When you are not familar with OpenWrt build system, etc then you can install python3-tornado via pip.

After manually removing offending packages:
opkg remove python3-tornado
opkg remove python3-websocket-server
updates have been restored.
I’ve had this issue before. I think it would be good if TurrisOS would remove packages that are no longer available. Obviously with proper warning…

If it is a resolver or any DNS/DHCP-related service will not be available, and the update will proceed because it is not available and remove them, then we are in a bad situation.

When user-installed something on his/her own, then he needs to sort it out. We can not remove it on our own.

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Ubuntu does this and it just works. This doesn’t just work. Here, updates stop working and you have to dig in to find out what’s going on. It effectively breaks without me changing anything. That’s much worse than dropping support for a package and forcibly uninstalling it (with the user’s consent obviously! if the user doesn’t consent, then the whole update should be declined and at least you understand what’s going on)

No, it tells you that the package is not available. We didn’t install it for you in the first place, and we don’t depend on it. Every 4 hours, your router tries to check if there is any update available and install it. If an update can not proceed, notifications in reForis appear, and if you configured it to send it to your email box, it requires your attention to check what’s going on. If you are not sure, then there is technical support available for you.

I am not able to help you more as it seems you will be complaining even if we removed it and forced the update, which is not good as I told you. We can not uninstall packages how we want w/o user interaction when he installed it himself. Then we would be in the situation how you called in it was the word beginning with the letter f.

If we are talking about Ubuntu, if you installed something on your own, it tells you that these packages will be removed and if you agree on it. First, you need to be the administrator of your system to be able to install packages, and in the same way, you need to be an administrator to be able to remove packages. This is basically what we are doing. We say that the package is not available and we let you choose what you need to do. Keep it by using localrepo, as I said or you can remove it yourself.

Ubuntu just says that these packages are no longer available and you need to agree it and install it afterward if you need them. I am not saying that you could end up in bad situation, but you can.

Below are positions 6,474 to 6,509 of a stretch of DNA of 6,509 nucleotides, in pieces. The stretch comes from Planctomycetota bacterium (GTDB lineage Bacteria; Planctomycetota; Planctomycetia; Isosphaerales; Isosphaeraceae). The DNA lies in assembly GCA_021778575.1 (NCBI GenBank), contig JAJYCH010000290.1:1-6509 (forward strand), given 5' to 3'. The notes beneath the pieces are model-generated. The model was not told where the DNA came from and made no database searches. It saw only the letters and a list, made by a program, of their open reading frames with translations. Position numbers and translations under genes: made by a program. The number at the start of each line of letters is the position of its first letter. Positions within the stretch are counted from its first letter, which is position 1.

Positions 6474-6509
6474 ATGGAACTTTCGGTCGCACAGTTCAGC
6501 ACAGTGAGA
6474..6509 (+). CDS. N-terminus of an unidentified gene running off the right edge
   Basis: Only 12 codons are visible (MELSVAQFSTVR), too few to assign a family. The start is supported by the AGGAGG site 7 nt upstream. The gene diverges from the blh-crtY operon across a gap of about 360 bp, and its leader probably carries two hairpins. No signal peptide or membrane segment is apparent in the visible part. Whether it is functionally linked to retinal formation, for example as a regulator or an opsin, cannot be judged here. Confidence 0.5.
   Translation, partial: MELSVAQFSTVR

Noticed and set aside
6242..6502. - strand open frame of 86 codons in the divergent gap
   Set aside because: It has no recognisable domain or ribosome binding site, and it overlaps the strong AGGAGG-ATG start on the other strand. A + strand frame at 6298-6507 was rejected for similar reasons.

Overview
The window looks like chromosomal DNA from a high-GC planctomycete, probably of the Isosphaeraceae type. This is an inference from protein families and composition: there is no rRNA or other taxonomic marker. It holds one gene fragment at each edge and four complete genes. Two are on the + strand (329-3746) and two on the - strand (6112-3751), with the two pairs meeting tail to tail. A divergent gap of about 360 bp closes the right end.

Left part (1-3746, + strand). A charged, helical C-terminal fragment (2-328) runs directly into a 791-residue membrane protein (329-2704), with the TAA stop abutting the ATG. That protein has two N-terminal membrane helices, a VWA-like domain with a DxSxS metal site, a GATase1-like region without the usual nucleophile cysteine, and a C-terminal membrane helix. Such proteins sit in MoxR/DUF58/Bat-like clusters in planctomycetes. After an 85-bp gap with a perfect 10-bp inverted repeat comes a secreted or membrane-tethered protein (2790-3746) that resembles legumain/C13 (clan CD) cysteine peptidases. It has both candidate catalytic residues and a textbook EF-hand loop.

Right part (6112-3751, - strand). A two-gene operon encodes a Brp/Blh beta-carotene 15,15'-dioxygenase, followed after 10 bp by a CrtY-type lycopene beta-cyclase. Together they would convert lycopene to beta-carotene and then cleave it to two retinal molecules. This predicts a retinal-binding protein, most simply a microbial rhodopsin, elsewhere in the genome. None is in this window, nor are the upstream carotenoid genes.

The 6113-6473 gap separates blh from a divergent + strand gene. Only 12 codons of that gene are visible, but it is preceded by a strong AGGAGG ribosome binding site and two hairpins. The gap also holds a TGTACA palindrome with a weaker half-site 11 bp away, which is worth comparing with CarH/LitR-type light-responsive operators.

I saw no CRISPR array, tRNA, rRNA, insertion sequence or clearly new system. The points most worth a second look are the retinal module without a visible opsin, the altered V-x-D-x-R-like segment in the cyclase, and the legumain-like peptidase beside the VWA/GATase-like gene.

I am not here to complain. Just trying to improve TurrisOS. It’s just an observation that updates break quite frequently and they seldom do on linux. Even on OpenBSD that does have issues like this, because pkg on OpenBSD is much more like opkg I believe, breakage without any user modification is rare. I am unsure why the python3 packages were installed in the first place. Maybe I did some experimenting 2 years ago, who knows. Everything was working smoothly and then suddenly updates break, apparently because of these completely irrelevant packages that I didn’t even know were installed and/or necessary. That seems undesirable to me. If you disagree, I am not here to argue. I’ll just accept it. No problem.

Onto the next issue :wink: :slight_smile: pkgupdate:

[string "transaction"]:333: [string "transaction"]:153: Collisions:
• /etc/openvpn.user: openvpn-openssl (new-file), openvpn-mbedtls (existing-file)
• /usr/share/openvpn/openvpn.options: openvpn-openssl (new-file), openvpn-mbedtls (existing-file)
• /lib/upgrade/keep.d/openvpn: openvpn-openssl (new-file), openvpn-mbedtls (existing-file)
• /usr/libexec/openvpn-hotplug: openvpn-openssl (new-file), openvpn-mbedtls (existing-file)
• /etc/hotplug.d/openvpn/01-user: openvpn-openssl (new-file), openvpn-mbedtls (existing-file)
• /etc/init.d/openvpn: openvpn-openssl (new-file), openvpn-mbedtls (existing-file)
• /lib/functions/openvpn.sh: openvpn-openssl (new-file), openvpn-mbedtls (existing-file)
• /usr/sbin/openvpn: openvpn-openssl (new-file), openvpn-mbedtls (existing-file)
• /etc/config/openvpn: openvpn-openssl (new-file), openvpn-mbedtls (existing-file)

I have openvpn-mbedtls installed. Why does it insist on replacing it with openvpn-openssl?